Mets 7, Marlins 0: Niese, Turner shine
March, 7, 2012
By Adam Rubin | ESPNNewYork.com
Jeff Roberson/Associated Press
Justin Turner delivers an RBI single during a 3-for-3 day against the Miami Marlins in Jupiter.
Center fielder Matt den Dekker and DH Josh Thole had RBI doubles and Mike Nickeas had two hits and an RBI.
Most of the Marlins’ key players, including Jose Reyes, are in Miami to christen the team’s new ballpark with a pair of games against college teams and were not present to face the Mets.
• Turner is all but locked into one of the five bench spots -- unfamiliar security in his career. Still, Turner said, he is not taking the mindset of having a reserved Opening Day roster spot. He has never broken spring-training camp with a major league team.
A year ago, in part because Turner had a minor league option remaining, the Mets went with Rule 5 pick Brad Emaus as the starting second baseman and also carried Daniel Murphy on the roster, while dispatching Turner to Triple-A Buffalo. Turner was promoted April 19 when the Mets opted to pull the plug on their Rule 5 draft experiment with Emaus.
Turner went on to finish fourth among National League rookies in RBIs (51), hits (113) and runs scored (49).
Now, with Ronny Cedeno signed to back up in the middle infield and Ike Davis without a bona fide backup at first, Turner’s role will be as a righty bat off the bench who can play the infield positions and serve as the primary fill-in for Davis when the first baseman gets a day off.
Turner has played one minor league game at first base, but he did dabble there last spring training as well as during the 2010-11 offseason in the Dominican Republic.
“I’m real comfortable at second and third. I played a lot of short in my career. So I can play there,” Turner said. “That’s what camp is for this year, I think -- to get comfortable at first.”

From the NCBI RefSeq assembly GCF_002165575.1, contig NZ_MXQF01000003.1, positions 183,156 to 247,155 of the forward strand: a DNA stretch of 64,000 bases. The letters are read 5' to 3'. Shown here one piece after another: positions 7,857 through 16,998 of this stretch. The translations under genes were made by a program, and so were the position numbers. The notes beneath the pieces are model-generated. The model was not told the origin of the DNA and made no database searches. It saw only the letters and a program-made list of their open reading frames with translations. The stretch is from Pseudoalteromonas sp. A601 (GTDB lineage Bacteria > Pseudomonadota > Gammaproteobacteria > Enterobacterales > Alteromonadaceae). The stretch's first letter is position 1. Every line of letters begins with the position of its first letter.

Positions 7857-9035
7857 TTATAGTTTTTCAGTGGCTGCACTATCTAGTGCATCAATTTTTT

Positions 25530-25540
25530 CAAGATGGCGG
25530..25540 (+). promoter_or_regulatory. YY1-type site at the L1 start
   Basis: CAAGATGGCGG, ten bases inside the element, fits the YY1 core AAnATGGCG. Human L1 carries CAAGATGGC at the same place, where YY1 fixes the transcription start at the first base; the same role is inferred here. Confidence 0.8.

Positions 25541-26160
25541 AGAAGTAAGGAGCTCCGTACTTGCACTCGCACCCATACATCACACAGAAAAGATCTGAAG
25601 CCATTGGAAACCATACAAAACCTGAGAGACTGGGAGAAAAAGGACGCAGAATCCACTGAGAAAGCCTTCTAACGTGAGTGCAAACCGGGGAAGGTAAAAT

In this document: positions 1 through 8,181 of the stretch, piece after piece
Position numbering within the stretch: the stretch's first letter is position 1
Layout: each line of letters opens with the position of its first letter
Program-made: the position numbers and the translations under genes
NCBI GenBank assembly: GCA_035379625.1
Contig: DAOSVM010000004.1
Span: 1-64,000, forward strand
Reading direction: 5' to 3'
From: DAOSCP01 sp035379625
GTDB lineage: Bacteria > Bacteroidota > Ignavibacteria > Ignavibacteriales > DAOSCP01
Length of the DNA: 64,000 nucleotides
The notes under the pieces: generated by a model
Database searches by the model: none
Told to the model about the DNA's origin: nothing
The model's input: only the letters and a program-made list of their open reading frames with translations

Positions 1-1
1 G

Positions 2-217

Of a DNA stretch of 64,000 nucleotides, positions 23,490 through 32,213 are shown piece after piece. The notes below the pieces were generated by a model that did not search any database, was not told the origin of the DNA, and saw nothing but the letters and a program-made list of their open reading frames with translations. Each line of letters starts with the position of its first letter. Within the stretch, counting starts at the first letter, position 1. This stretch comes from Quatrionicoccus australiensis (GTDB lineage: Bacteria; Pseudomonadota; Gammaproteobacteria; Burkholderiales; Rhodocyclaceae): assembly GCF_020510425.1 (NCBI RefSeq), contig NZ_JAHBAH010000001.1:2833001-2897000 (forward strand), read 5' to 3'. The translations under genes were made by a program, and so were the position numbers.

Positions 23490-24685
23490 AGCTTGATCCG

Said Terry Collins: “I said last year, when you get an opportunity, like he did last year, you make the most of it. And he showed everybody he belongs in the big leagues. The one thing he gives for us, he can play anywhere in the infield, which is going to be huge for us. He came off the bench last year as a pinch hitter in big situations and got big hits. He’s a baseball player. He’s the perfect guy to have on this club in my mind.”
• Niese limited the Marlins to a walk and no hits while striking out two in two innings. He threw 31 pitches (19 strikes).
The southpaw said working on his changeup will be a point of emphasis for him this spring training, as the cut fastball was a year ago. Niese knows he will never get the pitch to Johan Santana’s level, but he hopes to be able to command it at a velocity 10-12 mph below his fastball in order to surprise batters and get them out in front, resulting in “rollover” groundouts and pop-ups.
According to Inside Edge, Niese threw his changeup only 4 percent of the time last season. He threw fastballs 72 percent of the time and curveballs 23 percent.
Niese said the changeup is not a pitch he can really learn from simply speaking with Santana. “It takes years and years of practice just to get the feel for it,” Niese said.
Said Collins: “I think the changeup is the best pitch in baseball. If you’re a pitcher, you should have a changeup in your repertoire. If you can locate your fastball like Jon can, and you’ve got a change to go with it, you’re going to be pretty effective.”
As for Niese’s outing Wednesday, Collins said: “I thought his command was outstanding today. He kept the ball down. I’ve told you before: He’s got outstanding stuff. When he pounds that strike zone, he gets easy outs.”
• Parnell threw seven of nine pitches for strikes in a 1-2-3 third inning that included one strikeout. The appearance was important for Parnell in setting a tone for claiming one of the final two bullpen spots. Parnell, who has a minor league option remaining, imploded in Sunday’s final intrasquad game, which was called after the flamethrower plunked prospect Zach Lutz in the left elbow with a pitch. Parnell recorded only two outs while allowing three hits, two walks and the hit batter that day.
“Bobby Parnell wants to make this team in the worst way,” Collins said. “He had a couple of rough outings. He had a bad day on Sunday. … But one of the things I saw today was great command. He threw the ball to the outer half of the plate. He threw his breaking ball, which is much, much better -- much improved. He threw the ball good.”
• Collins further confirmed Santana is fine for a between-starts bullpen session Thursday. “No matter if you’ve had surgery or not, you’re going to be sore the next day. Everybody is after they pitch. I’m sure he has some stiffness. But he said he felt good. So everything is moving forward for tomorrow.”